It was a common practice among the aborigines to employ woven fabrics in the construction and ornamentation of earthenware. Impressions were thus left on the clay, and by baking these were rendered as lasting as if engraved on stone.
From no other source do we obtain so wide a range of fabrics. The fabric-marked vases and sherds are obtained from mounds, graves, and village sites all over the country. There is not a state within the Mississippi or Atlantic drainage that does not furnish some example of the preservation of native fabric impressions on earthenware. The perfection with which every character of these textures is preserved is well shown in a number of the figures here introduced.
A somewhat extended study of this subject was published in the Third Annual Report of the Bureau of Ethnology, and illustrations of nearly all the styles of weaving were given. As indicated by subsequent 038investigations, a number of slight inaccuracies of analysis and drawing occur in that paper, but they are of such minor importance that detailed correction is unnecessary.
It would seem that imprints of cloth woven in the plain interlaced style appear to be quite rare, although it is difficult, from the impressions on clay, to distinguish this from other forms when the threads are closely impacted. In somewhat rare cases the interlacing is so arranged and alternated as to give diagonal effects as in a specimen shown in figure 13. These effects are peculiar to the interlaced fabrics, not being produced in twined or netted work.
It has been supposed that vessels of clay were often modeled in baskets, and that the native earthenware preserved numerous impressions of baskets. On closer analysis these impressions turn out to be the application of pliable cloths, or of cords singly or in groups, or of stamps covered with textiles or having geometric textile-like patterns engraved on them. I can not recall a single example from eastern United States in which it is entirely clear that the clay vessel was modeled in a basket. The impressions of basket work occasionally seen are only partial, having been applied after the vessel was practically finished.
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I present in figure 13, a small earthen vessel from a mound in North Carolina, the entire exterior surface of which is marked with a fabric, 039 a pliable cloth or bag woven in the twined styled. The impressions are not the result of a single application of the texture, but consist of several disconnected imprintings as if the hand or a paddle covered with cloth had been used in handling the vessel or in imparting a desired finish to the surface.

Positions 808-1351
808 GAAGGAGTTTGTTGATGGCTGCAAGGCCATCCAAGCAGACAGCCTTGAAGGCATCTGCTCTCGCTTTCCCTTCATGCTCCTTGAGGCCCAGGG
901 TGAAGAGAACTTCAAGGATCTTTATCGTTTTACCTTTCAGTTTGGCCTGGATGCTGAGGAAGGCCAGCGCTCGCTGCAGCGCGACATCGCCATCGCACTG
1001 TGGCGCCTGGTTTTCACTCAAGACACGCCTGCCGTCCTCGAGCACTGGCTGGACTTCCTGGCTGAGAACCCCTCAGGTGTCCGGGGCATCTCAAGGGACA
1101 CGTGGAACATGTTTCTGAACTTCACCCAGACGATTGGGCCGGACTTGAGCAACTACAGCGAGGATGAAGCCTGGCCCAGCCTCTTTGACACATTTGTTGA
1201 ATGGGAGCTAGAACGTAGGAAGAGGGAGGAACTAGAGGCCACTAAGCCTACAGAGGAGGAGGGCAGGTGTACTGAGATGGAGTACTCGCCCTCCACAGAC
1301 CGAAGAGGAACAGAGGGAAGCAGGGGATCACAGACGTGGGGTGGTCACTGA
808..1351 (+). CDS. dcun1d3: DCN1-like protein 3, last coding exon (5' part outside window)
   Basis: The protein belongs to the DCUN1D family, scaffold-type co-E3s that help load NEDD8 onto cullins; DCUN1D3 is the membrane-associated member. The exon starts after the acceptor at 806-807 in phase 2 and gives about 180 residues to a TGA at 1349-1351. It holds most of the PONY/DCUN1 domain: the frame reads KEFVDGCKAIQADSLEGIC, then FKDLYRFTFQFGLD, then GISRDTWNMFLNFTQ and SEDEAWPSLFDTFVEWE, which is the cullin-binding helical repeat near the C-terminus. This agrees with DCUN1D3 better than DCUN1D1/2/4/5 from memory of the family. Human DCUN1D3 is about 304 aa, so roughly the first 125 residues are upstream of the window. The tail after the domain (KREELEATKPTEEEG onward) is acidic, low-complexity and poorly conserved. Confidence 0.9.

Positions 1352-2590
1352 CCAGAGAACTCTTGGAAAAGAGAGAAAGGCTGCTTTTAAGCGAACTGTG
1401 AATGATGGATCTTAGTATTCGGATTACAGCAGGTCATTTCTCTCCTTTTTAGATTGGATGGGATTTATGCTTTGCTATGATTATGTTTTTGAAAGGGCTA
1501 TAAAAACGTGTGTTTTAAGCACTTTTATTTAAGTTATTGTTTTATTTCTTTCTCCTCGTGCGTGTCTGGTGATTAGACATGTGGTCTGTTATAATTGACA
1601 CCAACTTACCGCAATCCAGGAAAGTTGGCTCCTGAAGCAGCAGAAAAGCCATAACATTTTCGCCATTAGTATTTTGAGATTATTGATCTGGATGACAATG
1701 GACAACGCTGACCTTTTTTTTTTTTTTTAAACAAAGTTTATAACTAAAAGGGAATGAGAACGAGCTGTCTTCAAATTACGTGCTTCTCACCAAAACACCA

Specimens of diagonal fabrics, restored from potsherds, are given in figures 14 and 15. The first is a very neatly woven diagonal from the ancient pottery of Polk county, Tennessee. Two series of cords have been interwoven at right angles to each other, but so arranged as to produce the diagonal effect. One series of the cords is fine and well twisted, the other coarser and very slightly twisted. The second is a piece of matting restored from the impression on a small piece of pottery collected in Alabama. It was probably made of rushes or heavy blades of grass.
Twined weaving prevails in the fabrics impressed on pottery as in those from all other aboriginal sources. An example of the simplest 040 form, obtained from a small fragment of pottery found in Polk county, Tennessee, is shown in figure 16. Two series of threads are interwoven at right angles, the warp being arranged in pairs and the woof singly.
At each intersection the pairs of warp threads are twisted half around upon themselves, inclosing the woof threads and holding them quite firmly, so that the open net-like effect is well preserved even under strain or in long continued use. There are many varieties of this form of fabric resulting from differences in size and spacing of the threads. These differences are well brought out in the succeeding figures.
In figure 17 we have a characteristic example of this fabric, obtained from a fragment of pottery from a mound at Sevierville, Tennessee.055
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041 The impression is quite perfect. The cords are somewhat uneven, and seem to have been only moderately well twisted. They were probably made of hemp fiber. It will be observed that the threads of the web are placed at regular intervals, while those of the woof are irregularly placed. It may be noticed that in one case the woof has not been doubled, the single thread having, as a consequence, exactly the same relation to the opposing series as corresponding threads in simple interlacing. The impression, of which this is only a part, indicates that the cloth used in shaping the vessel was considerably distorted when applied to the soft clay.
Nowhere else are found so many fine impressions of fabrics on clay vessels as in the ancient salt-making localities of the Mississippi valley. The huge bowls or vats used by the primitive salt-maker have generally been modeled in coarse, open fabrics, or have had cloths impressed upon them for ornament. In figures 18 and 19 fine examples of these impressions are given. The latter engraving illustrates a specimen in which every detail is perfectly preserved. Only a small portion of the original is shown in the cut. It is noticeable that the cords are quite heavy and well twisted, although the spacing is somewhat irregular.